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The (New) New Einsteins: David Shaw

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For the current issue of mental_floss magazine, Erik Vance profiled nine "New Einsteins" "“ visionaries who are discovering how to grow organs, peer into black holes, levitate food, cure plagues, and let blind men see. This week on mentalfloss.com, Mr. Vance will be anointing five additional New Einsteins, one per day. Today, it's David Shaw's turn.


Who He Is: David Shaw Chief Scientist at D. E. Shaw Research, LLC. Founder of D. E. Shaw & Co. Professor of computational biology and bioinformatics at Columbia University.


What He Did: If you were to write David Shaw's life in 18 words, it would be "Computer nerd becomes professor, professor becomes hedge fund trader, hedge fund trader becomes billionaire, billionaire becomes computer nerd." In the 1990s, Shaw was one of the most successful "quants" (quantitative analyst) in the country. Quants use statistical tools and high-level calculus to compile huge numbers of small investment opportunities. Think of it like scraping the bowl for that spoonful of cookie batter.


Unlike other investors, quants usually come from backgrounds in physics or engineering. Shaw was a computer scientist at Columbia when he decided to start D. E. Shaw & Co (and become a billionaire). A few years ago, he returned to research and academia, modeling proteins.


Why You Should Start Idolizing Him Immediately:

Ignore for a moment his $2.5 billion, which puts him at number 165 on the Forbes list of the 400 richest people. His whole life, Shaw has been that guy you should have listened to way back when. He was into parallel computing (running numerous algorithms simultaneously to increase power) as a grad student before supercomputers were cool. He joined a hedge fund before everyone was talking about them. And by the time quantitative analysis got crowded and passé, he had already made his fortune.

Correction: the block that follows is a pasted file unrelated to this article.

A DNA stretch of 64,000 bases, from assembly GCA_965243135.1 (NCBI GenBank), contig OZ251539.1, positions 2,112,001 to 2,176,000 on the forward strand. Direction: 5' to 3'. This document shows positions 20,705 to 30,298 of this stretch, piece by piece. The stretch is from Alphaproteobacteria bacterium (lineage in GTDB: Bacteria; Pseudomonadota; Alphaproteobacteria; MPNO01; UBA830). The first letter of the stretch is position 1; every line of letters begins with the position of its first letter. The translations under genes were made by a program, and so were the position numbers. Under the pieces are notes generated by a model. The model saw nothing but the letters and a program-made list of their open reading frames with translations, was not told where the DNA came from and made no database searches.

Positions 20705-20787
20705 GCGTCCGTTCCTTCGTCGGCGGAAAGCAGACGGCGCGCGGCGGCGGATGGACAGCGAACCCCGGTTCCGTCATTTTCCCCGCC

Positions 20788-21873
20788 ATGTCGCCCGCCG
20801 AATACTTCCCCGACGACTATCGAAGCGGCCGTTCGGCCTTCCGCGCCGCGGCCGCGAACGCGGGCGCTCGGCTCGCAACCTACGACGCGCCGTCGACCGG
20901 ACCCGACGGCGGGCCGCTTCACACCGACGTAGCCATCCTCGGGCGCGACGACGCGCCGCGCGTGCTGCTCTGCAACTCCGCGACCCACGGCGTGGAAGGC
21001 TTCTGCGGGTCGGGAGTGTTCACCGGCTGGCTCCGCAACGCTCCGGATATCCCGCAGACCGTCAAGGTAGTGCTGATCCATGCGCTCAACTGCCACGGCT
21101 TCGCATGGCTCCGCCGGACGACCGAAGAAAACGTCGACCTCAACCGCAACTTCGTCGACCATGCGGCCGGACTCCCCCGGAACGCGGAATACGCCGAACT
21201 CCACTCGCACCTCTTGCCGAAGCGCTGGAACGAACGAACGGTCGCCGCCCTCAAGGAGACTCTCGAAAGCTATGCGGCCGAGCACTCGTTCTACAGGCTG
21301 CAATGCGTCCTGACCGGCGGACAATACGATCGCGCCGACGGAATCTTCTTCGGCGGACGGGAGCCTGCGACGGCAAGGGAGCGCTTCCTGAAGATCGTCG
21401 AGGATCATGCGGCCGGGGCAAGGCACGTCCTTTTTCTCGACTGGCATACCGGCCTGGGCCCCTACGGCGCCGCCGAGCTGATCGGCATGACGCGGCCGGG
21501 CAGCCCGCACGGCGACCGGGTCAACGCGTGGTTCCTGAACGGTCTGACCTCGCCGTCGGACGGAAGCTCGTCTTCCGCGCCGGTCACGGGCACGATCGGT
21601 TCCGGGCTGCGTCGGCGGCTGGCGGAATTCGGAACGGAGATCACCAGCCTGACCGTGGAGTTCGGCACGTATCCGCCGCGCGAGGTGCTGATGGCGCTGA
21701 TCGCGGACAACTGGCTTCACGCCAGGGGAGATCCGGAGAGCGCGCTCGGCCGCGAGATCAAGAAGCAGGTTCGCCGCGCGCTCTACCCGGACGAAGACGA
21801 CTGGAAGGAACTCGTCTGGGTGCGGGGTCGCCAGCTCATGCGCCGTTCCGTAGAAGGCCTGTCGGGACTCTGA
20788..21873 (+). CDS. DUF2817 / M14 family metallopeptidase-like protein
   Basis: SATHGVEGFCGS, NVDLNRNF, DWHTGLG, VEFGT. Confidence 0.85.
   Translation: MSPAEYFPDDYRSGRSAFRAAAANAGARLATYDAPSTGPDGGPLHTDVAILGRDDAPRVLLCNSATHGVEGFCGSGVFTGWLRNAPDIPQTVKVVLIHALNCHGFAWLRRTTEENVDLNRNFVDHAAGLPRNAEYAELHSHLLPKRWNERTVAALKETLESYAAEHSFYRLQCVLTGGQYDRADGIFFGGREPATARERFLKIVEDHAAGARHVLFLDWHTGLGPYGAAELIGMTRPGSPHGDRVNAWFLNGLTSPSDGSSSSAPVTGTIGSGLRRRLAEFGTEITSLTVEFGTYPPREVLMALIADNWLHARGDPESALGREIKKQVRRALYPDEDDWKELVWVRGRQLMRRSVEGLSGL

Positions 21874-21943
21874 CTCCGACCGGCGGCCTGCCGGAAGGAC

But apparently gaming the financial system and making oodles of cash wasn't interesting enough for him. These days, he works on protein folding. Proteins are the building blocks of life (don't let anyone tell you it's DNA, that's just the blueprint). They control almost everything the cell does and so understanding them means understanding what the body is doing. Each one's job is defined by the chemicals that make up their chain-like structure as well as the shape that structure takes. That means two identically composed proteins with different shapes may do totally different things. Oh, and by the way, some of these protein molecules are tens of thousands of atoms long. So between the contents and the shape, proteins come in an almost infinite variety.

Of course, massive data and infinite numbers of combinations are what Shaw does best. After leaving the business world he created Desmond, arguably the fastest software in the world at the time. Take the protein dehydrofolate reductase "“ Desmond could model its 23,558 atoms in just a thousandth of a second, a full 10 times faster than NAMD, the former fastest program in the world. Now he is working on a program called Anton, that will model protein behavior and essentially allow scientists to do their experiments on the screen.